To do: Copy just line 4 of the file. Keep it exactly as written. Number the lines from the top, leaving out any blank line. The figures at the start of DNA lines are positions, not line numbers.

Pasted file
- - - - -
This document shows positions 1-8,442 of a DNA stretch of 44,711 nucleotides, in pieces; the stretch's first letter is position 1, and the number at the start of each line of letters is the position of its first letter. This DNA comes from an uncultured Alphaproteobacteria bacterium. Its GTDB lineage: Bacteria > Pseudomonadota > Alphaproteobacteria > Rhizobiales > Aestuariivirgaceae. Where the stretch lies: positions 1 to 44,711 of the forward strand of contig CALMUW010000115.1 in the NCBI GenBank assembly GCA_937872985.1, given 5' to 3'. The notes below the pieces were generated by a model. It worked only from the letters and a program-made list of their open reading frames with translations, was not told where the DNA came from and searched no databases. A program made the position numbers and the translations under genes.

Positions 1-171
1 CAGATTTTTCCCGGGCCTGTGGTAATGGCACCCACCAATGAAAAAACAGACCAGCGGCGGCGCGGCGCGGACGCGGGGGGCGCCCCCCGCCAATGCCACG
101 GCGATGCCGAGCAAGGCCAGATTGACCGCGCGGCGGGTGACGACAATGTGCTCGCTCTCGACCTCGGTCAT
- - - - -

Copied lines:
101 GCGATGCCGAGCAAGGCCAGATTGACCGCGCGGCGGGTGACGACAATGTGCTCGCTCTCGACCTCGGTCAT